One popular idea is that such stars have an unusually low concentration of elements heavier than hydrogen. However, Soderberg points out, that does not seem to be the case for this supernova.

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not rated yet Jan 27, 2010
Many new elements, such as nickel are created in the intermediate layers during core collapse, perhaps an unusual high content creation of other, more ferromagnetic elements than nickel, will interact more with the superfast spinning magnetig field of the neutron star remnant and hence be more suspectible to form a swirl
not rated yet Jan 27, 2010
I will say their method works when they detect both radio and gamma from the same object sequentially.
not rated yet Jan 29, 2010
@brant, That day may not be far off. As reported here, http://www.physor...389.html , a second example has come to light, SN 2007gr. Alas, no simultaneous gamma-ray/radio emission, but the sample size is going up.

Related paper out today re SN 2007gr:
1 / 5 (1) Jan 30, 2010
I have a radical idea that may explain the cause and nature of gamma ray bursts. From the information I have gathered, most are recorded far beyond the visible spectrum which can be observed by an optical telescope. I believe with all my heart that gamma ray bursts are signatures of "big bang" events far beyond our own universe. For all we know in our few hundreds of years knowledge of advanced astronomy and physics, it could be that big bangs are occurring every few days or so far outside our univese itself, meaning that the universe could be more infinite than we think, even containing an infinite number of universes created by big bang events. When they turn on the LHC and gamma rays are emitted in the collisions powerful enough to imitate the state just briefly after the big bang, my hypothesis could prove to be valid.
not rated yet Jan 30, 2010
our universe being the one we know of currently expanding. I believe that the gamma ray bursts are other separate big bangs happening deeper in space, other expansions occurring, beyond the one which contain our galaxies and the optically observable ones. That would explain the massive gamma signatures, which seem to be light years beyond the galaxies we observe through optical telescopes. Why can't we find supernovas that display these gamma signatures? It must be some other event, and I believe that they are signatures of other big bangs, other universes created. I don't know, maybe they are proofs of the multiverse (not parallel, just billions upon billions light years away, more and more big bangs) Does this make sense? I am not an astronomer or scientist, but I'd like to know why I have never heard anyone else hypothesize this to explain these enormous gamma ray signatures. It makes perfect sense to me, if you can fathom just how infinite it is out there.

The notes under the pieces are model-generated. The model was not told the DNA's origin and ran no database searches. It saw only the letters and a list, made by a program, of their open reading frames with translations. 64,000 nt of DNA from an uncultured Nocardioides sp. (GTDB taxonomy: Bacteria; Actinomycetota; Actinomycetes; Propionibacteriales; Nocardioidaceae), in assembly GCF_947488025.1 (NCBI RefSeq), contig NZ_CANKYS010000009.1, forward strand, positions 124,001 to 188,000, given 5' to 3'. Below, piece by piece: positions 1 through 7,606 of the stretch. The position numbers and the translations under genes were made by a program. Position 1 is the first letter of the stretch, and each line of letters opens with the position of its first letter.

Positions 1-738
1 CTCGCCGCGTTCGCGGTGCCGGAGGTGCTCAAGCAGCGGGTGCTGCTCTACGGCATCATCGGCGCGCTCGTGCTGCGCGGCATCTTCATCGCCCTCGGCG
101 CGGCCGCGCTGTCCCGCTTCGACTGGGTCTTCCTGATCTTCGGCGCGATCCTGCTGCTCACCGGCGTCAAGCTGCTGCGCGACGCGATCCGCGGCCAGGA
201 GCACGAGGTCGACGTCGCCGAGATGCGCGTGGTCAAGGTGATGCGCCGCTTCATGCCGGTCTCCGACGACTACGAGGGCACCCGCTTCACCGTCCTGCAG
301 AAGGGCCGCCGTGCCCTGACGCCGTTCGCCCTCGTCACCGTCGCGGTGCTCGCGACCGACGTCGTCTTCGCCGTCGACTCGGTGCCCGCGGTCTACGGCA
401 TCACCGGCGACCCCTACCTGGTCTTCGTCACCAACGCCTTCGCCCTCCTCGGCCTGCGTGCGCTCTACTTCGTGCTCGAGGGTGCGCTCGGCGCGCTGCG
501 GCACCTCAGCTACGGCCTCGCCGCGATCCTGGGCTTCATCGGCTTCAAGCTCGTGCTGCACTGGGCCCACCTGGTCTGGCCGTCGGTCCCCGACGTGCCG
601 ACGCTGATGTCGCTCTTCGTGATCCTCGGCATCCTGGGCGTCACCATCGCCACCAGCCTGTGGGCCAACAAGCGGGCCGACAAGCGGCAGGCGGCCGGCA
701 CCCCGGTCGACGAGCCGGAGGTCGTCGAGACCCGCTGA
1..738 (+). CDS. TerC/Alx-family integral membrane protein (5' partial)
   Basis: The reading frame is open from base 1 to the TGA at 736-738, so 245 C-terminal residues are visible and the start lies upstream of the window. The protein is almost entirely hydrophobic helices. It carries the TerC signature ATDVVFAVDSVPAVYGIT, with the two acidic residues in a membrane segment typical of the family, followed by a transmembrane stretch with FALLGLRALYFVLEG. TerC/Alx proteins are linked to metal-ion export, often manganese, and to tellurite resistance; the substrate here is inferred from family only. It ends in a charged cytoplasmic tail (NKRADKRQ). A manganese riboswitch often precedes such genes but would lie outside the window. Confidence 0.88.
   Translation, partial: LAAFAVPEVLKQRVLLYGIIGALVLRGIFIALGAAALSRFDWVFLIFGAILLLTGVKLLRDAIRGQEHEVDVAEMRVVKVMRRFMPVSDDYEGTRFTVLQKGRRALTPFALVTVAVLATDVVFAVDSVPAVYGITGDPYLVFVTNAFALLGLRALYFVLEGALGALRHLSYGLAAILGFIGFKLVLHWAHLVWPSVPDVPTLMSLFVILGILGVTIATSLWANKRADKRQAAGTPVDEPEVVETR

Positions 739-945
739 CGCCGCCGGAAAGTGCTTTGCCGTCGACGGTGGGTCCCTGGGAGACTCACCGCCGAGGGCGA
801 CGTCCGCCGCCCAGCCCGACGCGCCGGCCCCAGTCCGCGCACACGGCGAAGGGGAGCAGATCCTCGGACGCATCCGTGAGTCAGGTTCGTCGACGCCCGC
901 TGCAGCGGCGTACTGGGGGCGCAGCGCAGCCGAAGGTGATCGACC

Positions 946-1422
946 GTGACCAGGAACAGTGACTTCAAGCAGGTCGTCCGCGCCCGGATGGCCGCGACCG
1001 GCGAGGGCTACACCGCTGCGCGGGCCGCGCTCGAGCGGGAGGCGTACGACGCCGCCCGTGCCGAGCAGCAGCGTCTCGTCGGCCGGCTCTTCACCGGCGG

not rated yet Jan 30, 2010
An alternative scenario suggests that colliding protons could be the source of the VHE gamma rays.

This is a quote from a portion of the above article. The LHC will smash protons, the LHC is supposed to be the experiment to produce.... conditions which mimic the condition moments after the big bang.
5 / 5 (1) Jan 30, 2010
senility, quite a few GRBs have reasonably accurate known distances and have been found to reside in the outskirts of galaxies. All GRBs are thought to reside in galaxies or star-forming regions, not beyond them.

Your concept of multiverses sounds like a flavor of 'eternal inflation' that's been kicking around for some time (bubble universe model). Check out the wiki: http://en.wikiped...n_theory .
1 / 5 (1) Feb 01, 2010
Common guys we all know that Gamma Ray Bursts are the equivalent of light barrier "sonic booms" when an object/particle is propelled past the speed of light, only possibly due to gravitational/space time distortions similar to the environment within a Super Nova, and creates something like a photon wake, particles that are prevalent in all regions of space....Just kidding of course, but that would be cool!

VLA Rocks and I apologize in advance for not adding to the scientific discussion with my SciFi flights of fancy but there is a whole lot we don't know about GRB.